Jim Frost says

Hi Mark,

As a general rule of thumb for most analysts in most situations? No, I’d say that a 4th order polynomial is far too high. For most situations, that would be too many. Depending on the nature of your data and sample size, you’d either be overfitting the data or just have a number of terms that are not significant–which can reduce the precision of your model.

I’d think about it from the opposite direction. Start with graphing your data and subject-area knowledge to get an idea of what curvature you need to fit. That will hopefully make it clear right there. If unsure, I’d start with a lower-order polynomial, and then check the residual plots. If necessary, you can increase the model order based on the residual plots.

In practice, I’ve never seen a 4th order polynomial, or even a 3rd order. What I have seen was by the time a 3rd order would’ve been called for based on the number of bends, it was actually a nonlinear model that fit better. That’s not necessarily is a general rule for how it works, just what I’ve seen. I’m sure that varies by subject-area. However, you’ll need to use subject-knowledge and theory to guide you. If there is a specific reason why a 4th order polynomial or higher makes theoretical sense, it could well be justified.

As a counter example, in the fitted line plot in this post with the cubic model, there’s just no theoretical reason for why the rankings would first increase, then decline, and then increase again as approval increases. It looks like it provides a good fit in the plot but it doesn’t make theoretical sense. The predicted R-squared also makes it clear that it’s not a good model. The cubic model just forces the model to play connect the dots.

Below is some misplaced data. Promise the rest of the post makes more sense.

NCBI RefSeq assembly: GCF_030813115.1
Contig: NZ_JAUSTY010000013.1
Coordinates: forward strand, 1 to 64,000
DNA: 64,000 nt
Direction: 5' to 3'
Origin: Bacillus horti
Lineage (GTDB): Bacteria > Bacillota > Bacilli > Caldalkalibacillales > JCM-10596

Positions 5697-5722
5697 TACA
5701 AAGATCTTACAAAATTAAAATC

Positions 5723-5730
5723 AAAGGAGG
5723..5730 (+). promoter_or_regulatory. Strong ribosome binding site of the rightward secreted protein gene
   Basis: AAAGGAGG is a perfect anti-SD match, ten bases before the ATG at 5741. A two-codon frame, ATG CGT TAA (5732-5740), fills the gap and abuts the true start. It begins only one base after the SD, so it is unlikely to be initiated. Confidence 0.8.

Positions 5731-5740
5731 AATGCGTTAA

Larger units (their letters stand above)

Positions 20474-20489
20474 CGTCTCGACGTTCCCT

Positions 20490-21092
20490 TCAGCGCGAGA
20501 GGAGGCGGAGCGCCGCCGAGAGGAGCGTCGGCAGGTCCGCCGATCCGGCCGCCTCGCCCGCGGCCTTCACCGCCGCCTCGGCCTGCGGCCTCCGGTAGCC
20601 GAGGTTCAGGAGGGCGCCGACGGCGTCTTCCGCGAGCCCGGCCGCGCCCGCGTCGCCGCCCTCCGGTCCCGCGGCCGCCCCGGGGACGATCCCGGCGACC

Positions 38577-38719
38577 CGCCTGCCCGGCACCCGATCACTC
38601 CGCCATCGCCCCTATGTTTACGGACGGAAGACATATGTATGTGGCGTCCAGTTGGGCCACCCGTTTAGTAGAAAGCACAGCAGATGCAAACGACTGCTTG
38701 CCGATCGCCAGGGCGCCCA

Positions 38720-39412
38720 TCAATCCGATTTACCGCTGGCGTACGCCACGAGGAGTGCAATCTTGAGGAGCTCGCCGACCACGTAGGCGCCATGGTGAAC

In order to start with a 4th order polynomial, you’d need a good reason for why the model calls for that. In other words, an explanation for why there should be three bends in the data. That’s not going to be the normal case for most analysts. However, again, use your subject-area knowledge to make this call. Maybe it’s appropriate for what you’re studying?

If you go that route, be sure to check predicted R-squared. Also note that for each term in your model you should have 10-15 observations minimum. With a 4th order model, you should have 40 – 60. With 10, you’d need 100 – 150! That’s assuming there are no other terms in the model other than the individual predictor and its higher-order terms.

I hope this helps!

Vansh says

Thanks..

Great explanation..

Amir says

Hi Jim,

Excellent explanation! You nailed it! I have a question, though. Could overfitting affect the size of the coefficients? Such as, making them larger than usual? I have a probit model with a fairly big number of observations, i.e 4000, and couple of interaction terms. When I estimate the model I get 0.67 R-squared but only two interactions are significant with the coefficient size greater than 10 while the size of the coefficients of the both main effects is less than 0.5. This has made me really concerned about the model.

Jim Frost says

Hi Amir,

Yes, overfitting can do all sorts of strange things including affecting the size of the coefficients. However, having interaction coefficients that are larger than the main effect coefficients isn’t necessarily a problem. In fact, it can be OK to have main effects = 0 and large interaction effects. It all depends on the subject-area. By itself, that’s no reason to be concerned. With 4000 observations, you’d have to have a very complex model to be overfitting your model. I doubt that’s happening. Check your residual plots to make sure they look good and graph the interaction effects to determine whether they make sense using your subject-area knowledge.